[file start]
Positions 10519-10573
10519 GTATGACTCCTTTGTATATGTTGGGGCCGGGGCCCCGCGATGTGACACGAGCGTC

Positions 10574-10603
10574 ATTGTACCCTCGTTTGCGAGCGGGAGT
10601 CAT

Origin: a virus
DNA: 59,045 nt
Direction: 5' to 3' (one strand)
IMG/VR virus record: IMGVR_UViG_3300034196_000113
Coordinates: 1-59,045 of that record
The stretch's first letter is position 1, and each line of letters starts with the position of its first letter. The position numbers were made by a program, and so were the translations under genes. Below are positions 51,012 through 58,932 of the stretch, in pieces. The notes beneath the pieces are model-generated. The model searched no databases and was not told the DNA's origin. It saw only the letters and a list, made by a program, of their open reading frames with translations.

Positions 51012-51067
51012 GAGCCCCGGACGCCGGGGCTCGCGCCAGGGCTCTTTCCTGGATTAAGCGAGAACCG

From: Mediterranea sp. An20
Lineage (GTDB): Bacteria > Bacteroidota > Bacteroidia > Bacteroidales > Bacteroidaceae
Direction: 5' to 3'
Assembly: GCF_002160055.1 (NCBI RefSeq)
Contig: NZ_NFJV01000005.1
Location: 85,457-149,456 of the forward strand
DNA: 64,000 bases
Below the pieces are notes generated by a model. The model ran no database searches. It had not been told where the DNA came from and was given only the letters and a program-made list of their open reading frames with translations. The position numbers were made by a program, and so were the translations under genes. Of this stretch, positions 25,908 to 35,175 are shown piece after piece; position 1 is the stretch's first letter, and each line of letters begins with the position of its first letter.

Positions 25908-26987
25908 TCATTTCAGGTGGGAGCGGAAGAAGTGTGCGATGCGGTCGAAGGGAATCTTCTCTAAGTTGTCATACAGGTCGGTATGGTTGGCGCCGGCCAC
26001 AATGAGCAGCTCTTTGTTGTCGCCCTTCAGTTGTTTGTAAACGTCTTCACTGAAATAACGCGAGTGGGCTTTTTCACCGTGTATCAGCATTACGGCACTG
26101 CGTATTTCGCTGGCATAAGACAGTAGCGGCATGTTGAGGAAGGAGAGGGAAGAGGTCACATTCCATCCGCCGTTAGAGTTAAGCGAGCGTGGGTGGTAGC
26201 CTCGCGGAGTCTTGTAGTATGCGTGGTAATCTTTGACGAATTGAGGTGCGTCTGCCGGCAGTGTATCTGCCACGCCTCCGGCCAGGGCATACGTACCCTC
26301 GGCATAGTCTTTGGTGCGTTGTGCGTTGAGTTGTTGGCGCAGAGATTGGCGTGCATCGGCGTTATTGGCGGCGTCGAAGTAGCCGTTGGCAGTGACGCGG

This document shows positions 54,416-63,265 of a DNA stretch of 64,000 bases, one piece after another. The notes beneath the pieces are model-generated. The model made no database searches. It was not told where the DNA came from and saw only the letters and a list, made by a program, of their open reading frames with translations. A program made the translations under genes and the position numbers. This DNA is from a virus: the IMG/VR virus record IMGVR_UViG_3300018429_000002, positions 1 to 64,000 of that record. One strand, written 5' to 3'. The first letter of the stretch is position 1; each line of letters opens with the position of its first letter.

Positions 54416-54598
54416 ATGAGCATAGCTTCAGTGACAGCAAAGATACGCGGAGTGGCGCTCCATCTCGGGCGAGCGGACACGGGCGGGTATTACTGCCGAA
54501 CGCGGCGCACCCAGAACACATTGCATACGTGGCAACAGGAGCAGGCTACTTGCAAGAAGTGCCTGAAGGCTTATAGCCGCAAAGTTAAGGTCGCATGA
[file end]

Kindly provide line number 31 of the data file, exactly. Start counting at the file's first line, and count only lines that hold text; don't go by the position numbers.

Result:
54501 CGCGGCGCACCCAGAACACATTGCATACGTGGCAACAGGAGCAGGCTACTTGCAAGAAGTGCCTGAAGGCTTATAGCCGCAAAGTTAAGGTCGCATGA